Hair despair: how to avoid it and have great looking locks the natural way
Most of us would love to have a full head of thick, shiny Rapunzel worthy hair. Our genes are partly responsible for hair growth and loss, as well as condition and quality. But there are other factors in our lives that can also have a negative effect on hair quality and growth, causing our hair to become weak, dry, lacklustre, or triggering hair loss. These factors can include nutrient deficiencies, stress, hormonal changes, poor circulation, thyroid problems and even over-brushing.
Here are our top tips to encourage optimal hair growth and condition, taking you from hair despair to magnificent mane in 10 easy steps:
Keratin, a substance that provides the strength and structure of hair, is a protein, and our body makes it from the proteins that we eat. So to ensure you have strong hair, eat a variety of protein-containing foods every day: meat, fish, eggs, beans and lentils, nuts and seeds, and dairy products are all good examples. Swap your morning cereal for scrambled eggs on whole grain toast and add a handful of nuts or seeds to your porridge.
Harmonise your hormones
Most women experience some hair loss as they get older. Balancing your hormones can help to minimise these changes. Diet, lifestyle and exercise can make a big difference here. Herbs such as black cohosh and red clover can also help balance hormone levels naturally. Try vegan friendly, Flavanon 4. Taking a little helping hand from Mother Nature, Quest has harnessed the natural healing powers of the red clover, which is used in both traditional Chinese and Western Folk medicine, to help balance oestrogen levels safely and simply.
Keep grey at bay with Biotin
Biotin is one of the B vitamins and its deficiency has been linked to greying and hair loss, and it is thought to be so vital primarily because of its role in the manufacturing of proteins, including as keratin. Specific biotin-rich foods include brown rice, soya beans, lentils, barley and oats, as well as nuts and seeds such as walnuts, pecans, almonds and sunflower seeds. So a breakfast of wholegrain oat porridge with plenty of nuts and seeds added is not only a good way to get protein, but also a fantastic biotin-booster.
Healthy fats for healthy hair
If you have dry, brittle hair, or a dry or scaly scalp, you could be deficient in essential fatty acids. As most of us know, fat is not all bad, and the essential fats have many vital roles in the body including maintenance of healthy skin, scalp and glossy hair. Oily fish, raw seeds and nuts, cold-pressed flaxseed oil and avocadoes all supply good levels of healthy fats. Try a mashed avocado with lemon juice and black pepper on a slice of toast for a healthy hair-loving snack. Not a fan of fish? Try taking regularly Quest Vitamins’ Super Omega 3-6-9 to boost your Omega levels.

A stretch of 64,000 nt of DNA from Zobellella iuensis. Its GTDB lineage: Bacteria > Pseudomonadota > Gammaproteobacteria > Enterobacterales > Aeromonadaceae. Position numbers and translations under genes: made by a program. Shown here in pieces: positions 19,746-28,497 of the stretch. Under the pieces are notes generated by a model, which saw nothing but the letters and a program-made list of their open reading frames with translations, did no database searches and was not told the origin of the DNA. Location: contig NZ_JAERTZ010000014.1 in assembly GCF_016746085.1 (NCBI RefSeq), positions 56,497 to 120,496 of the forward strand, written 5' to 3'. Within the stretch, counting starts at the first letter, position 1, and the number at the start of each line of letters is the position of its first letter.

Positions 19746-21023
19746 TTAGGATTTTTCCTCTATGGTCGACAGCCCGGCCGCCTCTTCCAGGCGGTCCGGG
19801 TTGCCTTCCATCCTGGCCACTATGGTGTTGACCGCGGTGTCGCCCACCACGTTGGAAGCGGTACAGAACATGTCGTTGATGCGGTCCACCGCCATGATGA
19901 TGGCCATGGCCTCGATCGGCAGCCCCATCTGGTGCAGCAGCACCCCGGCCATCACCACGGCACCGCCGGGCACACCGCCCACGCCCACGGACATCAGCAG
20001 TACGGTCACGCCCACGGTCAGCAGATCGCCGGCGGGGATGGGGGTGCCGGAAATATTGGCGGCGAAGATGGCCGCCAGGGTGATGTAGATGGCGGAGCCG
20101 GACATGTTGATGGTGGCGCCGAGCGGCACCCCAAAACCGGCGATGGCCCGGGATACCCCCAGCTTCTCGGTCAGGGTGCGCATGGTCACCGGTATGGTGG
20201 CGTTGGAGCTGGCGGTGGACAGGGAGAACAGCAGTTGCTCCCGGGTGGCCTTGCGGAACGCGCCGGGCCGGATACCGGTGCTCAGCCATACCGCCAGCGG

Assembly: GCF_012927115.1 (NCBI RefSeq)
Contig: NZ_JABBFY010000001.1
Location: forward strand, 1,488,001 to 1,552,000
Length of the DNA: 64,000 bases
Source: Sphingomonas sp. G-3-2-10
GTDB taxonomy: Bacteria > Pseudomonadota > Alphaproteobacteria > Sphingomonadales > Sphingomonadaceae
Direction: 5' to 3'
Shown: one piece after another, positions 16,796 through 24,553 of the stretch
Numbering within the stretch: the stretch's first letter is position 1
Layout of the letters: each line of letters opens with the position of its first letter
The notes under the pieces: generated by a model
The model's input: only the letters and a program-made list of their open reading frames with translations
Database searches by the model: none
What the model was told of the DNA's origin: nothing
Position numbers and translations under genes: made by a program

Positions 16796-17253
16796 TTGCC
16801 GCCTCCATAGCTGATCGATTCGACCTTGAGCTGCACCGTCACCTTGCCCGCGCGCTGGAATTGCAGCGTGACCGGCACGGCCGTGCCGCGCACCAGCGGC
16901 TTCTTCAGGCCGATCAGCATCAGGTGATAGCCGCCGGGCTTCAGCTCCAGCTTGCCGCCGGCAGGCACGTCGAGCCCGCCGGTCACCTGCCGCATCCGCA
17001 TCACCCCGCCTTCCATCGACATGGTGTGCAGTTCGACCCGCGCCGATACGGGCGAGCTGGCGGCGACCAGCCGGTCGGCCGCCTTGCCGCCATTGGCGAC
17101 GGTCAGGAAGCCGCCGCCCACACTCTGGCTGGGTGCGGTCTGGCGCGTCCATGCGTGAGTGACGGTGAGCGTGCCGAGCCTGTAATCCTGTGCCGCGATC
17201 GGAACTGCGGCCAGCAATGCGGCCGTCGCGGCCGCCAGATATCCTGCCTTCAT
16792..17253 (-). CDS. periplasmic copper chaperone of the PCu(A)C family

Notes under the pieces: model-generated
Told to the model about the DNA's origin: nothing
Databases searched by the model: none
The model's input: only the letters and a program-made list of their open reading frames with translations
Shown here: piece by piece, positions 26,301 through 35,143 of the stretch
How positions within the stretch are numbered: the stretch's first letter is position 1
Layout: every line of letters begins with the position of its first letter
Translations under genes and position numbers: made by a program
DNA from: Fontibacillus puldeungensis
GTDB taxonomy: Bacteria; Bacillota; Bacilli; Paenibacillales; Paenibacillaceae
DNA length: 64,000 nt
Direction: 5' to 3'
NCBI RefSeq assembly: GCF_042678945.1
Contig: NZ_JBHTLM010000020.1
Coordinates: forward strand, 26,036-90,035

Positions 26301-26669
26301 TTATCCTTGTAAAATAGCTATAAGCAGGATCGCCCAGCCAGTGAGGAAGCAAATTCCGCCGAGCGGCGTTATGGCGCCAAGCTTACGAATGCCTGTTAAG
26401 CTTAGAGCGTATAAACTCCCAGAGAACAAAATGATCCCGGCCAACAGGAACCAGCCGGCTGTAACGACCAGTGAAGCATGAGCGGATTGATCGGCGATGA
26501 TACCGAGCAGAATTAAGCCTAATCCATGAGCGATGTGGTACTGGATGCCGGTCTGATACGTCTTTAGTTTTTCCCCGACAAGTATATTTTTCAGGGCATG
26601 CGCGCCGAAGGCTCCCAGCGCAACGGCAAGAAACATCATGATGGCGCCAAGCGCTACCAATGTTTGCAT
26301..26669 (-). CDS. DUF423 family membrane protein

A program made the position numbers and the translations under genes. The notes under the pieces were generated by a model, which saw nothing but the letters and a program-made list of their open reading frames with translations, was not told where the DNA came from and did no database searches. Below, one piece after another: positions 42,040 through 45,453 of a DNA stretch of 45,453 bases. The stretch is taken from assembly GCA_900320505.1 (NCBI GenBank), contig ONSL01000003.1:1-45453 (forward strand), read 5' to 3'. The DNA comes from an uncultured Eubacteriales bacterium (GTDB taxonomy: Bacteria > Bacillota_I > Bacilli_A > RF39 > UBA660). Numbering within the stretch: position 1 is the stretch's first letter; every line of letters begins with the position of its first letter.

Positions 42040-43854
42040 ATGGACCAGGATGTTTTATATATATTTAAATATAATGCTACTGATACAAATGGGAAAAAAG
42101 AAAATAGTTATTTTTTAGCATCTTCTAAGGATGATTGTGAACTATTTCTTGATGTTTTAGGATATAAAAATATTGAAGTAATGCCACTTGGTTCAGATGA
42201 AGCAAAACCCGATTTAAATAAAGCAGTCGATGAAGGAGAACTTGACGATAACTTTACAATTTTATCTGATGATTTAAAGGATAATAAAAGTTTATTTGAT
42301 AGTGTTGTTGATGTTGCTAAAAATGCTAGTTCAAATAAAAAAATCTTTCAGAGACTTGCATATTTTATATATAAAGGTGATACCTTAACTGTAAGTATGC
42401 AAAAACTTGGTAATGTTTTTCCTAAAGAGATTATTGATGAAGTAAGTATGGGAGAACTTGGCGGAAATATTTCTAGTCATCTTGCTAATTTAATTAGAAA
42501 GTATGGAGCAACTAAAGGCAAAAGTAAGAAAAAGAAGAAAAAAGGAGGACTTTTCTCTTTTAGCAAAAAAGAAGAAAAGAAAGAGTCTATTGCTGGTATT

Ditch the sugar
Sugar is an ‘anti-nutrient’, meaning it provides no nutritional benefits of its own, and actually uses up nutrients in the body to process it, including those that you need for healthy hair. Refined carbohydrates such as white bread, pasta, white rice and anything else made with white flour have a similar effect, as they have had all the vital nutrients stripped away from them, and are quickly absorbed and turned into sugar in the blood. So replace your afternoon biscuit with a piece of fruit and a few nuts.
Iron for strong locks
One of the primary causes of hair loss in women before menopause is low levels of iron. This results in loss and thinning of the hair all over the scalp, although it can be worse on the top. If this matches your symptoms, ask your doctor to test your ferritin levels (ferritin is the ‘storage’ form of iron in the body): anything below 40 ng/ml can trigger hair loss, even if this is not considered to be below the ‘normal’ range. The best sources of iron are meats, beans and lentils, green leafy vegetables and seeds such as sunflower and pumpkin seeds. You may also need an iron supplement if you are found to be deficient. Go for Once A Day Iron Plus.
Circulation, circulation, circulation
One of the reasons for hair loss and poor hair quality can simply be reduced circulation to the scalp, meaning fewer nutrients are available to the hair follicles. Vitamin C and bioflavonoids in fruits and vegetables can support healthy blood vessels, so make sure you get at least your five-a- day, if not seven or ten! Spices such as ginger, cinnamon and cayenne can also stimulate the circulation and are great winter warmers to boot. Regular exercise is important to boost the circulation too, as well as for its many other health benefits.
Keep it natural
Some chemicals in hair treatment products can cause a reaction on the scalp, which affects hair growth and quality. Some chemicals can also be drying for the hair. Look for more natural alternatives at your health food store.
Avoid drastic weight loss diets
Very low-calorie diets are a common trigger of hair loss. Low-calorie diets often do not provide enough essential fats and protein, vitamins and minerals to nourish the hair. If you need to lose weight, it can be far better to choose a healthy eating plan such as a low-GL (low glycaemic load) diet, and make sure you are including protein with every meal and a source of essential fats every day. Taking a multivitamin and mineral can also support your nutrient levels while you are losing weight.
100 brushes a day?
It may go against the old wives tale, but too much brushing can actually break the hair and cause more to fall out. Never brush your hair when it’s wet – use a wide-tooth comb instead, or ideally leave it to dry naturally before brushing. Tight ponytails or other hairstyles that pull on the hair can also affect its condition and increase hair loss, so avoid these if you can. Ensuring you have regular trims – especially if you have long hair – also reduces breakage and hair loss.